• Self-Proclaimed Liar: Verbal is not only an admitted con artist, but there are several scenes where he will say something Kujan doubts, admit to lying, and then revise his story.
  • "Shaggy Dog" Story: The end reveals that Verbal Kint's story, which comprises the bulk of the film, is a fabrication. The audience is never shown, what, if anything, from Verbal's story is true and is left to decide for themselves what they believe.
  • Shame If Something Happened: This is how Kobayashi keeps the protagonists working for Söze.
  • Shoot Him! He Has a... Wallet!: Narrowly averted. When the cops show up at Hockney's garage to arrest him, he's kneeling on the ground working next to a car. When they order him to come out, he reaches under the car and the cops draw on him, expecting a weapon, but he pulls out a rag to wipe his face off and they relax.
  • Shoot the Hostage: Keyser Söze kills his entire family rather than allow the Hungarian mob to control him. He then goes on a Roaring Rampage of Revenge against the Hungarian mob in order to avenge them.
  • Shotguns Are Just Better: Hockney and Fenster wield shotguns when the suspects rob the pair of Dirty Cops.
  • Shout-Out: The scene near the end where we see Verbal's "crippled" foot gradually untwist itself and walk normally as he passes by a succession of tree shadows is a visual reference to "The Howling Man" episode of The Twilight Zone (1959) where we see the released prisoner's human face gradually take on satanic features as he walks under a succession of column shadows.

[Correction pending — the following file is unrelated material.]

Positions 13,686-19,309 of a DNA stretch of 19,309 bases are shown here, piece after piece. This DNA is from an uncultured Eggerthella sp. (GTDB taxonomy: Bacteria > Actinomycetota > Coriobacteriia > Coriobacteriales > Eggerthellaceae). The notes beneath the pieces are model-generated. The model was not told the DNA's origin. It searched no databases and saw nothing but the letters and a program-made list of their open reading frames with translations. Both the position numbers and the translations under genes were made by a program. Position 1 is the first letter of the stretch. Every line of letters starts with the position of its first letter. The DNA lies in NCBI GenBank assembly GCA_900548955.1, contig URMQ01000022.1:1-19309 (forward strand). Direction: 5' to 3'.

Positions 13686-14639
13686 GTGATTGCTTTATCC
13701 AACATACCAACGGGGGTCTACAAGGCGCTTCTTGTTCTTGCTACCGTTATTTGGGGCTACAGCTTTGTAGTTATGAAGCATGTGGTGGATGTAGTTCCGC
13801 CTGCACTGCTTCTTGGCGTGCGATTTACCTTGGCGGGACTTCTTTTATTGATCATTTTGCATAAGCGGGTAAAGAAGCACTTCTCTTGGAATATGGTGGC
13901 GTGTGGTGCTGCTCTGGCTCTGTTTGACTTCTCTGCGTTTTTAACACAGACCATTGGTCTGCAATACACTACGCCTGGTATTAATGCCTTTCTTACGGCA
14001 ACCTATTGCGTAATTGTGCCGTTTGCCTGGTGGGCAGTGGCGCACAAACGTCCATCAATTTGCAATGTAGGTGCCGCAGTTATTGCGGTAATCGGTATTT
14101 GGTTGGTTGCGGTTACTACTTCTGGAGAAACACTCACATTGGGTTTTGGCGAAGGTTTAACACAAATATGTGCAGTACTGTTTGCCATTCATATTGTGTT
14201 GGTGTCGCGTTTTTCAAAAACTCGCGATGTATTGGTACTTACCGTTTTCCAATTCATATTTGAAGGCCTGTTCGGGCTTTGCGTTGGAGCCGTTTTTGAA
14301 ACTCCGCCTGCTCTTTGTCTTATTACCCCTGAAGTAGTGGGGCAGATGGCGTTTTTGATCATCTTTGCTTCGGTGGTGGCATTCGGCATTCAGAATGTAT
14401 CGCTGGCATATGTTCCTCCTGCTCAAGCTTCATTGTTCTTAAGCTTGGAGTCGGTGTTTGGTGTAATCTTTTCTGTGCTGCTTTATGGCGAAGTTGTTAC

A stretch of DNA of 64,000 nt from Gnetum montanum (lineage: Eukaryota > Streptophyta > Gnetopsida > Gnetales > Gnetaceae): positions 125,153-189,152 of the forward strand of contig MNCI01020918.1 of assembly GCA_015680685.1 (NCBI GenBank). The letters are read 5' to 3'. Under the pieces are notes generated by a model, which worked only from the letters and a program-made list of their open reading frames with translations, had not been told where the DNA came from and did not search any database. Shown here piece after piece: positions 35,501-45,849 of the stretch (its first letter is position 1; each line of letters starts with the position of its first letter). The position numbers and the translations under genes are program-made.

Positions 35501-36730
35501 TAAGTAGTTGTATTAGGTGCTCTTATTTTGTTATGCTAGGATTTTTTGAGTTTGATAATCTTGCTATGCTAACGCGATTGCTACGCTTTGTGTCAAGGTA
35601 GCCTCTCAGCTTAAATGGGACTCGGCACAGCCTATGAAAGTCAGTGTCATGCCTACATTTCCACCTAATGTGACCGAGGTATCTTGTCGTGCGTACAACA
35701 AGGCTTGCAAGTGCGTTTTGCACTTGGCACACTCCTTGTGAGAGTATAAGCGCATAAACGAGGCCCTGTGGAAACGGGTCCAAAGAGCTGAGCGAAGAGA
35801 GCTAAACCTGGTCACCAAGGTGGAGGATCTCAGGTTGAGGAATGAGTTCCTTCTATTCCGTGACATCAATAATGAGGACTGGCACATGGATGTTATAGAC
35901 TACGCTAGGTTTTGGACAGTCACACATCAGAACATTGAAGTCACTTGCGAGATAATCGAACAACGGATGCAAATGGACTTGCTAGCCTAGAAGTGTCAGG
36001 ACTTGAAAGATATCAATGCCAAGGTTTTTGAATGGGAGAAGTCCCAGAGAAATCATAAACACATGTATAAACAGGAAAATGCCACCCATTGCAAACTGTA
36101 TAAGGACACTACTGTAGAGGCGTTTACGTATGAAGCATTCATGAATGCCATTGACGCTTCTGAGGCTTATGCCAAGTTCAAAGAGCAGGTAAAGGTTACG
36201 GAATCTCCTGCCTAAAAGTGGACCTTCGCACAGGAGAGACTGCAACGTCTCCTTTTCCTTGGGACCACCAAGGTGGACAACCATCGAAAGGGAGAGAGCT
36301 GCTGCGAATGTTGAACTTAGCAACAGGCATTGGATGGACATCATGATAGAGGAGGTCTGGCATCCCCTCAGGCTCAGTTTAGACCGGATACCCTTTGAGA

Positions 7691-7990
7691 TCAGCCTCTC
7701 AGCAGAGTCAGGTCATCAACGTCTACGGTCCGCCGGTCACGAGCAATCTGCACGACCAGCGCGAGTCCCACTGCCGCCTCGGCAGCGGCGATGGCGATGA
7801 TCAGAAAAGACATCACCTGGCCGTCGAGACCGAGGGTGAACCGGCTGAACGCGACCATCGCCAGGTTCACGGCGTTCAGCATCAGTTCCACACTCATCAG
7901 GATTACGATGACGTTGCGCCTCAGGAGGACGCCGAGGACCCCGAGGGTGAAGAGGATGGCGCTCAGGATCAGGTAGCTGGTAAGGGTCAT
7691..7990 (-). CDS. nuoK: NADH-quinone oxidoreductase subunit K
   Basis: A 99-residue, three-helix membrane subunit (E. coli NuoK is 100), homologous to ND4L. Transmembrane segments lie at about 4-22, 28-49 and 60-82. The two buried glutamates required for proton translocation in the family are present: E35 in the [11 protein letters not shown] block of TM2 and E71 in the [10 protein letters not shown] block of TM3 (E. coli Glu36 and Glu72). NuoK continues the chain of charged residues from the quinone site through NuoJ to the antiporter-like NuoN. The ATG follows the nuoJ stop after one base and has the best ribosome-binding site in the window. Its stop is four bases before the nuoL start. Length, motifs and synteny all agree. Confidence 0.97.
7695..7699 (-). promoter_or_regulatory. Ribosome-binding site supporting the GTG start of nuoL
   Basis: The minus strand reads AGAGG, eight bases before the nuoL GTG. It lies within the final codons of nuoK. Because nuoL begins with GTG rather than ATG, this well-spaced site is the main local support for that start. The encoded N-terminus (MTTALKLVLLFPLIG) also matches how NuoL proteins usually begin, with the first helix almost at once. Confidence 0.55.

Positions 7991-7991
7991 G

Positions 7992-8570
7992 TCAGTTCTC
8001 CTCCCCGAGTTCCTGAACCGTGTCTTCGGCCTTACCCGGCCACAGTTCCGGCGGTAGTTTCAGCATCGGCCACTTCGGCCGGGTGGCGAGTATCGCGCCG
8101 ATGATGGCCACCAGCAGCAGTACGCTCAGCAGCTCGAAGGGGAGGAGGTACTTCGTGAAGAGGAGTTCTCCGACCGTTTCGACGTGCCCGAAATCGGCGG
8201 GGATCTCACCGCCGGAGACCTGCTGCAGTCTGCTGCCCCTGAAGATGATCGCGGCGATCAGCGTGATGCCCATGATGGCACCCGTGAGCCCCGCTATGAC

• Shrouded in Myth: Keyser Söze, a larger-than-life criminal mastermind who never appears in public and acts mainly through intermediaries and subcontractors. He's apparently powerful and ruthless enough that his name scares the hell out of the ruthless Hungarian mob and all sorts of other criminals. The last man to know what he looks like dies about midway through the movie, though not before giving a description to a sketch artist. Every other detail we learn about him comes through Verbal Kint, who could only have learned about Söze and his reputation second-hand. Unless, of course, he is Keyser Söze...
  • A Sinister Clue: Keyser Söze is left handed. A clue to his identity occurs early in the movie, when Verbal Kint tries to light a cigarette by holding the lighter in his right hand and opening it with his cerebral palsy-afflicted left hand, but can't do it.
  • Spare a Messenger: One anecdote about Keyser Söze is that, when his wife and children were held hostage, he killed them, and spared one of the kidnappers to spread the word.
  • The Spook: Keyser Söze was something similar to this. The nature of the movie made his shadow-ness even more obscure and vague. But even with the things confirmed by the police interrogators, Söze was someone who has never had a confirmed sighting, regarded as a myth, has multiple versions of his backstory and you don't know what is fact or fiction about him.